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Four Holiday Hazards for Pets to Avoid this Season
By: Brianna Gunter
Festive decorations, special foods, and large gatherings are all part of the December holiday season, but if you’re not careful, you could be putting your pets at risk. Nobody wants a surprise visit to the veterinarian this time of year, so it’s important to know the holiday hazards for pets and how to avoid them.
Holiday hazards for pets you should be aware of
Many pet owners enjoy traditional holiday food and décor, but it can all lead to trips to the animal hospital when proper precautions aren’t taken. We sat down with Trupanion veterinarian Dr. Sarah Nold to learn more about the things all pet owners should be mindful of during the festive season.
A popular decoration made from plastic or aluminum, tinsel is draped everywhere from banisters to Christmas trees. But pet owners should keep it well out of reach of curious dogs and cats.
“The primary hazard associated with tinsel is that it can cause a gastrointestinal blockage or bunching up of the intestines that can result in the blood supply to the intestines being compromised,” Nold says. “If left untreated, the ingestion of tinsel could ultimately result in death.”
Cats are particularly at risk due to their natural instinct to hunt prey. Shiny and string-like, tinsel easily draws a cat’s eye. Dogs, however, are a different story.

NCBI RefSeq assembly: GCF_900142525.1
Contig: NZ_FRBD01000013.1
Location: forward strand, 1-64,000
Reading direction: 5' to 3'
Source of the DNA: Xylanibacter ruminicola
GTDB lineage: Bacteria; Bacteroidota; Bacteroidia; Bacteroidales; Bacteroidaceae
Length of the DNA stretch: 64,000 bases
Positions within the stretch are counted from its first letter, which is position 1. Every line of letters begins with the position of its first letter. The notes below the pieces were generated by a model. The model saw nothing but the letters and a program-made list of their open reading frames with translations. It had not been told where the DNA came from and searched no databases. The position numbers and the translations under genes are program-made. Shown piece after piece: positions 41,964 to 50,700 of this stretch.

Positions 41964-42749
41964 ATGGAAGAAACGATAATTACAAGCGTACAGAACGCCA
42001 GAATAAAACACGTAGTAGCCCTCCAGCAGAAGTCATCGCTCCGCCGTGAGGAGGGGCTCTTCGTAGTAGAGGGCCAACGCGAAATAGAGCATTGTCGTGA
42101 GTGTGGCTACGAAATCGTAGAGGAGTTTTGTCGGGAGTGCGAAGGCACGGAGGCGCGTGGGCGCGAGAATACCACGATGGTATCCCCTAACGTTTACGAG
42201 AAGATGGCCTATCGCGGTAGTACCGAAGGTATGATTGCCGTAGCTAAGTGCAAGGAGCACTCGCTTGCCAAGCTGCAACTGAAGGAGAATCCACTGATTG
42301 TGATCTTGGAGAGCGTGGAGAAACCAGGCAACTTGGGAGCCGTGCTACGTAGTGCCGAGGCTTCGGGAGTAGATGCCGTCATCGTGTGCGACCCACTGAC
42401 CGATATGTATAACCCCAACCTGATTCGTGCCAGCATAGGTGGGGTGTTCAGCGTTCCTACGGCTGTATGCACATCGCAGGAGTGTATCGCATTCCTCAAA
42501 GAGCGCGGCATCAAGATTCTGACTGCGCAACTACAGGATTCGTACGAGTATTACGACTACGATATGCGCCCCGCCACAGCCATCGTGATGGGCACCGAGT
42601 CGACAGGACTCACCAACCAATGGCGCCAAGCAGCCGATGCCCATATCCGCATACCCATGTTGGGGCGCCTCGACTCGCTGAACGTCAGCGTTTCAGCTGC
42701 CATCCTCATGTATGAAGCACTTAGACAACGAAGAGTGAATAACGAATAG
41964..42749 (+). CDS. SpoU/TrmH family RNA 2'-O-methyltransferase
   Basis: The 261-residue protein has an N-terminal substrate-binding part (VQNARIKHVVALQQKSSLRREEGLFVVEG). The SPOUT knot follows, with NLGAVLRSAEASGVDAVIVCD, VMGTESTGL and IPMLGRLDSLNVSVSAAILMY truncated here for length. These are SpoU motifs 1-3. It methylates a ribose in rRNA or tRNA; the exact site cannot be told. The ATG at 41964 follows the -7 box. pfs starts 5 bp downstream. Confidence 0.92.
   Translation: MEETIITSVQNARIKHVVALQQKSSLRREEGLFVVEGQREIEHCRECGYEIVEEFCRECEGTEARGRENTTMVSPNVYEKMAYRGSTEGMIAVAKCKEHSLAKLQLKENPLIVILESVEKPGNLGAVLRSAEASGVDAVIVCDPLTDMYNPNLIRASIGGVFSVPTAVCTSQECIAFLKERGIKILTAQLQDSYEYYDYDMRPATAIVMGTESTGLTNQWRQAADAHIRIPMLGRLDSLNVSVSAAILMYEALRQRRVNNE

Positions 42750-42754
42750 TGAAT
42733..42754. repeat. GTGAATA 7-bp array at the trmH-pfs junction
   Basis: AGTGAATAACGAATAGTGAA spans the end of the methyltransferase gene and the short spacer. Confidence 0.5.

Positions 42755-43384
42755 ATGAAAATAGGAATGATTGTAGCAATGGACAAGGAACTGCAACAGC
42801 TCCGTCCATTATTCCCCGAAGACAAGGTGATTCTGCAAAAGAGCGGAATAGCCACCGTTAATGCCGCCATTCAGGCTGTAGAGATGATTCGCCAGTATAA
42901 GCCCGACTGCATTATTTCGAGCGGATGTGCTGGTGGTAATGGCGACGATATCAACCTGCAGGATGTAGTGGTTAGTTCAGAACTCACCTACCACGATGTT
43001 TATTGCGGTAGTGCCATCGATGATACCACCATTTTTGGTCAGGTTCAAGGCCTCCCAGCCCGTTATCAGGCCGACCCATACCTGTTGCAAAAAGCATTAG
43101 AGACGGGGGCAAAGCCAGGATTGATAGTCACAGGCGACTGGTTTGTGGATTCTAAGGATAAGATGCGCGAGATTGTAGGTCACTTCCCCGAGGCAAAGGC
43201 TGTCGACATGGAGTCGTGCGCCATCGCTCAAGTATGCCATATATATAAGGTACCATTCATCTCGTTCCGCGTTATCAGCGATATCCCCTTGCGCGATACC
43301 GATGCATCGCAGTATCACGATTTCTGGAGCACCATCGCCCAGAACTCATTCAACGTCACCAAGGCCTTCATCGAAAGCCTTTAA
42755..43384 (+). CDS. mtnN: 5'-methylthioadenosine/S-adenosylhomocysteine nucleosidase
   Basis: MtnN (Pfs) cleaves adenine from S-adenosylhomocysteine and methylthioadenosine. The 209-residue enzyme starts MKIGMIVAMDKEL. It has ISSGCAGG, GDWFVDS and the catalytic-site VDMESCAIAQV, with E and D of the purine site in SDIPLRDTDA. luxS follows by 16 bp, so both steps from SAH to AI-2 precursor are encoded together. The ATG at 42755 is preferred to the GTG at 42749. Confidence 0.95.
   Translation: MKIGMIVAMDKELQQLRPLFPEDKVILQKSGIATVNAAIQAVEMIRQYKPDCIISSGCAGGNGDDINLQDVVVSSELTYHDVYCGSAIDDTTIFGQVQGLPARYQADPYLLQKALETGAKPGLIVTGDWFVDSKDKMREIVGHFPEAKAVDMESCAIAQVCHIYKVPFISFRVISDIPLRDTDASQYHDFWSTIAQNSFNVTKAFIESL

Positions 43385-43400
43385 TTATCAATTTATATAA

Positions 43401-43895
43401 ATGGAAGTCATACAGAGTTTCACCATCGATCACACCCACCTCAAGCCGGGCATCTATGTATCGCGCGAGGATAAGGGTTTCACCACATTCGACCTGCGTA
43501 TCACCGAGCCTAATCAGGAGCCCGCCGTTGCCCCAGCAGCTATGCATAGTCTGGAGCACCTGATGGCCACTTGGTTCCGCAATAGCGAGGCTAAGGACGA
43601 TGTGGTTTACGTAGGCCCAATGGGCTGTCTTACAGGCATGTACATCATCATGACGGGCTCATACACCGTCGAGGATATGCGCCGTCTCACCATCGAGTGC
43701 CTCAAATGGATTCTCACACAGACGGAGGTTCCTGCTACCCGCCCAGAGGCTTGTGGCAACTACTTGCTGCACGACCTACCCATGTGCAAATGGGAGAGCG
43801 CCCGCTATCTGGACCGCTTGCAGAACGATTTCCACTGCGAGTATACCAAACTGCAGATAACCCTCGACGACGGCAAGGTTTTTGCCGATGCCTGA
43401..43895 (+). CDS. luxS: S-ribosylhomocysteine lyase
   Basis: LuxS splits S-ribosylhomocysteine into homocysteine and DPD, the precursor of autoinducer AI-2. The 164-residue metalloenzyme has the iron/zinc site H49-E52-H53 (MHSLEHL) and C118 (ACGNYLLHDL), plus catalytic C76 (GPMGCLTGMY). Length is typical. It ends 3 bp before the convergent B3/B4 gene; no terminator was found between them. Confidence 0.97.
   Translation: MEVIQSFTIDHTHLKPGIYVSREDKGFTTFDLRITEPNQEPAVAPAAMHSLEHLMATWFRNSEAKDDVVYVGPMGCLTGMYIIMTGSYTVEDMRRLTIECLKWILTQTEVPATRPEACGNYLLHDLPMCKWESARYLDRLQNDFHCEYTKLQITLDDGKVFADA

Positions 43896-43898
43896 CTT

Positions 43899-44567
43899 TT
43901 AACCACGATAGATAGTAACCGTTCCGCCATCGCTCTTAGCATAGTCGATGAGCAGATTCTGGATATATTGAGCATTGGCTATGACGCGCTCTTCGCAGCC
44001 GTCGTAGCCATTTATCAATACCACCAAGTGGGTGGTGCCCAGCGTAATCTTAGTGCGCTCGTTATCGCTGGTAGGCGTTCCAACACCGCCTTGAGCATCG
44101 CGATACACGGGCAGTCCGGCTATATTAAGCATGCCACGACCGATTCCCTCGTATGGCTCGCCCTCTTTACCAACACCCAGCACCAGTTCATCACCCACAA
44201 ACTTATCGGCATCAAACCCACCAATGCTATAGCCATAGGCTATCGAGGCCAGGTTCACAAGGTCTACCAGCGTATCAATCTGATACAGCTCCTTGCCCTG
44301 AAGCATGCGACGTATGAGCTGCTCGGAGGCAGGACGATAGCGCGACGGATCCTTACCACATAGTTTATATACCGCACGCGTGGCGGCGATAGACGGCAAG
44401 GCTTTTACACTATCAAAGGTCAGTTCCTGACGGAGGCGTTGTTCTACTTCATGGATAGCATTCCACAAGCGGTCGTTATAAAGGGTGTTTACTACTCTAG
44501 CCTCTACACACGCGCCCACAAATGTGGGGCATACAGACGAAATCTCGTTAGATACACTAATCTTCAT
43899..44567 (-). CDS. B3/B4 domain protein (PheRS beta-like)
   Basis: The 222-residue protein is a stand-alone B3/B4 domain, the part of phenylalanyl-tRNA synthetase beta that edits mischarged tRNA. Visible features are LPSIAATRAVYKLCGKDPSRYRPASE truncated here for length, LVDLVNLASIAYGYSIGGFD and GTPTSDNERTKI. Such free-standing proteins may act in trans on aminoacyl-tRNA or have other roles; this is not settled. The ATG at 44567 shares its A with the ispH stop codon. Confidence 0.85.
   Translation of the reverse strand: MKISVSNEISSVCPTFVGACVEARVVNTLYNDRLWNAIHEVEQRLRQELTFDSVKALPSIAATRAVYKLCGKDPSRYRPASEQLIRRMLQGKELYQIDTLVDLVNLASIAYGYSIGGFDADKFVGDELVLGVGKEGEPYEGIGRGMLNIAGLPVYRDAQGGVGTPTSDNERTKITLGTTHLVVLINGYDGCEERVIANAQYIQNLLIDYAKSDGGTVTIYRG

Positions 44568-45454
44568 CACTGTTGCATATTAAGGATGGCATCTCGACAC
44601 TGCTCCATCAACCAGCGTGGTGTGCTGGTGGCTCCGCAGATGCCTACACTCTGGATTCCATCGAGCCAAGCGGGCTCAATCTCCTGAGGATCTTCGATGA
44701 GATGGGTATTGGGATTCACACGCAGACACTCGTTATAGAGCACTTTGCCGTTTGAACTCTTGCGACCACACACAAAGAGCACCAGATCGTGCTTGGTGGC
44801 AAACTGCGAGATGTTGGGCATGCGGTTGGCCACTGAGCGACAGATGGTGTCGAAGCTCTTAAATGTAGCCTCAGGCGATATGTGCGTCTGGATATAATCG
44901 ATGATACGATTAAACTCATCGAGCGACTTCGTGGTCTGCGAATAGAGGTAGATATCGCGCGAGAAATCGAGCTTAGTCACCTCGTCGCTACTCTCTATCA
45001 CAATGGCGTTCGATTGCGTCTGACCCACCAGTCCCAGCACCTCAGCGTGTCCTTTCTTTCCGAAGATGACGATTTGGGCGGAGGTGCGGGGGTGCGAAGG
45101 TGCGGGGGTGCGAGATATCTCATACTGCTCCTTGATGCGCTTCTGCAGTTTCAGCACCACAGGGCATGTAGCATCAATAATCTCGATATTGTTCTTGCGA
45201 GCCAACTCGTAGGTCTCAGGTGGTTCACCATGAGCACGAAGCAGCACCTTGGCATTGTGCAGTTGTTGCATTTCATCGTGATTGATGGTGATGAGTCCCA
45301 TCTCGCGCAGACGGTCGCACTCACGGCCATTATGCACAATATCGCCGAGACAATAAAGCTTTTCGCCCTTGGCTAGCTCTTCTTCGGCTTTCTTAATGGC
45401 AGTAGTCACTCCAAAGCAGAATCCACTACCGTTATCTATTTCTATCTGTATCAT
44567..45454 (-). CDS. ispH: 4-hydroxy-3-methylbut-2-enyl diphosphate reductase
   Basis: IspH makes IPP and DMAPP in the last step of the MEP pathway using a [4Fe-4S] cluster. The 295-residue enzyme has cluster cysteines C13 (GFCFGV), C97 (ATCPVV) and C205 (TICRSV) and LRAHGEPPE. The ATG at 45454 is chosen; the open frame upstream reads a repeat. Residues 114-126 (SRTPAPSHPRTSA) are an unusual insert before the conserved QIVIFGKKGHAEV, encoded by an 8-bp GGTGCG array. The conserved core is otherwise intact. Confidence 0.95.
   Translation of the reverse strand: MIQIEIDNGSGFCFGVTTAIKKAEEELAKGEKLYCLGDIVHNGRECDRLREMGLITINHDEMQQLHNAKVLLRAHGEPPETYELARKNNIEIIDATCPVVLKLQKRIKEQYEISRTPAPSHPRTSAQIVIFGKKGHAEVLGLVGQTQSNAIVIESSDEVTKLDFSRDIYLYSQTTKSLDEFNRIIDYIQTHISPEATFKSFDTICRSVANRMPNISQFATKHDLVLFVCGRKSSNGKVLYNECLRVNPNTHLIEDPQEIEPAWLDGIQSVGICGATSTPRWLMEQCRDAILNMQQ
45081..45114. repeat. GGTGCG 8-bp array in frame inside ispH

“While tinsel can also be an issue for dogs, it is usually only a problem for smaller dogs,” says Nold. “Ultimately, the best way to prevent tinsel ingestion is to not have it in your house.”
If you do have tinsel in your house this holiday season, use it sparingly and take care to hang it up high and away from where dogs and cats can get to it. Likewise, be on the lookout for any signs of tinsel consumption by your pet:
- Decreased appetite
Depending on the severity of your pet’s symptoms and how much tinsel they have consumed, they may need surgery. Your veterinarian will carefully examine your pet to determine the best course of action.
Mistletoe as a decoration is commonly used in doorways, entryways, and other open spaces. But while festive, the plant comes with multiple substances known to be toxic to both dogs and cats.
“Mistletoe contains glycoprotein lectins that inhibit protein synthesis leading to cell death, as well as phoratoxins and ligatoxin, which can act as cardiac depressants,” Nold says.
These are the most common signs observed after mistletoe ingestion in pets:
- Depression / mood changes
- Low blood pressure / changes in heart rate
- Dehydration / increased thirst
The good news is that most mistletoe ingestions result in signs and symptoms that are mild and self-limiting. While serious poisonings can occur (including those resulting in death), they are rare.
“If a large amount of mistletoe was recently ingested, your veterinarian may recommend inducing vomiting,” Nold says. “Otherwise, the main course of treatment is supportive care to avoid dehydration and electrolyte abnormalities.”
Just like mistletoe, poinsettia plants are a popular holiday decorations. The bright red flowers are pretty, but poinsettias are toxic to cats and dogs. Fortunately, most reactions following ingestion aren’t too serious.